Activity in the construction sector rose sharply last month, according to the latest Purchasing Managers Index from Ulster Bank. 

Ulster Bank's Construction PMI for February stood at 57.9, up from 55.7 in January and well above the 50 mark that separates growth from contraction.

Housing activity saw the strongest pace of growth in February, with commercial activity also rising. 

However civil engineering activity is continuing to shrink and the latest fall marked the fourth consecutive month of decline, albeit at a slower pace than was seen in January.

Ulster Bank said that in line with the trend in total activity, new business rose at a faster pace in February. Construction companies said that improving economic conditions had helped them to secure new orders.

The rate of job creation remained considerable last month and was the third-fastest in the survey's history, Ulster Bank noted.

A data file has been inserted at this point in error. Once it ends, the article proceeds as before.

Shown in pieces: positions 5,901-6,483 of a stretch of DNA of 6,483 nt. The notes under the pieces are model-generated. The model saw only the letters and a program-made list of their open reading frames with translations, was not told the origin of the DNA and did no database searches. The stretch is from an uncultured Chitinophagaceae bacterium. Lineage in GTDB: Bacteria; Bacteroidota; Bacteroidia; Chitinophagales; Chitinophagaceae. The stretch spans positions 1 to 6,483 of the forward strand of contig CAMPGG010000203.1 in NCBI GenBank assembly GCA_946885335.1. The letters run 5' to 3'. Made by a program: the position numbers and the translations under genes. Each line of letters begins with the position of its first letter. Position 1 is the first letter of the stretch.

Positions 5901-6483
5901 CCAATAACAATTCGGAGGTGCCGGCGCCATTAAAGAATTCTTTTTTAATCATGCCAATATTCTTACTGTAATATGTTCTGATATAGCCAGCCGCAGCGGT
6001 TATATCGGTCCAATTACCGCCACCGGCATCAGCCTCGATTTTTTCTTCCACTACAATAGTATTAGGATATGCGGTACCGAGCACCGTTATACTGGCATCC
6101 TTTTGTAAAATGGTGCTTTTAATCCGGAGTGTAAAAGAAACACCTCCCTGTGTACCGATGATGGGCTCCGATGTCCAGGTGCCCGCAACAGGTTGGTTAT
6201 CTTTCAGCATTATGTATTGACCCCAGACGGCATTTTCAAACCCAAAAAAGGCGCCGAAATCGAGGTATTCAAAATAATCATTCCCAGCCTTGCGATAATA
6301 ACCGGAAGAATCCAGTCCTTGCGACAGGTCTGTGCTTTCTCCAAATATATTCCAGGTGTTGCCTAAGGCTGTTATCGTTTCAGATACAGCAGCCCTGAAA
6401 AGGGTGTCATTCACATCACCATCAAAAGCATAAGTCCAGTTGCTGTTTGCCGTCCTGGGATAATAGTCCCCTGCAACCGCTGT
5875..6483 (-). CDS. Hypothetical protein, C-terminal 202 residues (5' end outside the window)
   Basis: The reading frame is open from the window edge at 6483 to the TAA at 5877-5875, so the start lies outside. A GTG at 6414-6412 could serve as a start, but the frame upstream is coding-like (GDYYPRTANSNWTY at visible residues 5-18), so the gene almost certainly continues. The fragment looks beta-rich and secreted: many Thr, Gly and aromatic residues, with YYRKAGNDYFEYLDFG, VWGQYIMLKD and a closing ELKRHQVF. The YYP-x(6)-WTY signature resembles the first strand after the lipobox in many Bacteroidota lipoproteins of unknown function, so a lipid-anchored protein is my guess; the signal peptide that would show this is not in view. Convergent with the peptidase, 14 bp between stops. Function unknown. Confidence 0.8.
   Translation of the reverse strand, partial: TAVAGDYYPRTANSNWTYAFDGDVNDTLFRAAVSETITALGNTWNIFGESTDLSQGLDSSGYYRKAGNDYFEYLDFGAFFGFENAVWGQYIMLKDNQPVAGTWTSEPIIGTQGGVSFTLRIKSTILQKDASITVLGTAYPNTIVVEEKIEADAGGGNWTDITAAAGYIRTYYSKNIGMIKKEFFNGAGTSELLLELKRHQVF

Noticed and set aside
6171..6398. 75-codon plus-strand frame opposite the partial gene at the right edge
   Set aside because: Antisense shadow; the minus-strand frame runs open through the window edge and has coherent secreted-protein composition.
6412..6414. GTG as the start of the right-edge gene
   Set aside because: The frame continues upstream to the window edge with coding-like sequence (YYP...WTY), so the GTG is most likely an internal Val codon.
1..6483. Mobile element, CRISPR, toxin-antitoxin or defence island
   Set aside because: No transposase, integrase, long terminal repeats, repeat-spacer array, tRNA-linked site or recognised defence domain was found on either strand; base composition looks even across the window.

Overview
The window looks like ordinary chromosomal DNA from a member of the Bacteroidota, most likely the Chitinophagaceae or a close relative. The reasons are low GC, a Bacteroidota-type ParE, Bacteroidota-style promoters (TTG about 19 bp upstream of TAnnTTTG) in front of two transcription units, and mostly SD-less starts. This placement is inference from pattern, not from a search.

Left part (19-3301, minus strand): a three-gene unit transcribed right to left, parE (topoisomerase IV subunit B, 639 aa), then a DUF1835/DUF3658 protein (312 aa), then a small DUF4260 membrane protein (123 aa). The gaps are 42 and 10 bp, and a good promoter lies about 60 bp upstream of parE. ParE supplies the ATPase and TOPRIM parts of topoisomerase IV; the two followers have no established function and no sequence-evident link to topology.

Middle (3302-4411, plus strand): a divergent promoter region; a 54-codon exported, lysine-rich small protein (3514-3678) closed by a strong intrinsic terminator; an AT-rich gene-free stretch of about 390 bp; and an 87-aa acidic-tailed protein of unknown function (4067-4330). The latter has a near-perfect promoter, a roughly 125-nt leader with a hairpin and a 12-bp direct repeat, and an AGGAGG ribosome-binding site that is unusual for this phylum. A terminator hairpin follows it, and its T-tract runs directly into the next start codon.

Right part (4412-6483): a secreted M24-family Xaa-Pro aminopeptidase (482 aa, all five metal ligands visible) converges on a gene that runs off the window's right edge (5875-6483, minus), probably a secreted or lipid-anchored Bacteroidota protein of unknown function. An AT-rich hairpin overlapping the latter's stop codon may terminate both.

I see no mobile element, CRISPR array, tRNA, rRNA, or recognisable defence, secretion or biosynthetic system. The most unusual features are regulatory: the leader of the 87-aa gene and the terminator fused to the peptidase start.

It said that companies responded to increased workloads by taking on extra staff, while there were also reports that employment had been raised in order to support business growth. 


Today's survey also showed that the rate of input cost inflation eased markedly in February, but remained sharp amid reports of higher costs for raw materials including metals.

Although dipping from January, optimism among construction firms remained elevated in February as more than 54% of respondents predicted activity to rise over the coming year. 

Positive sentiment reflected improvements in the Irish economy and forecasts of further new order growth, Ulster Bank said.

Ulster Bank's chief economist Simon Barry noted the "very encouraging" acceleration in residential activity which took the Housing PMI back to levels last seen in November and in the process keeping housing as the strongest performing activity category last month. 

Mr Barry said that last week's National Accounts figures from the CSO showed that construction was not only the fastest growing broad sector of the economy in 2016, but recorded its fastest year of output growth in over 20 years.  

"The PMI survey results so far this year suggest that the sector is sustaining strong growth momentum through the early months of 2017," he added.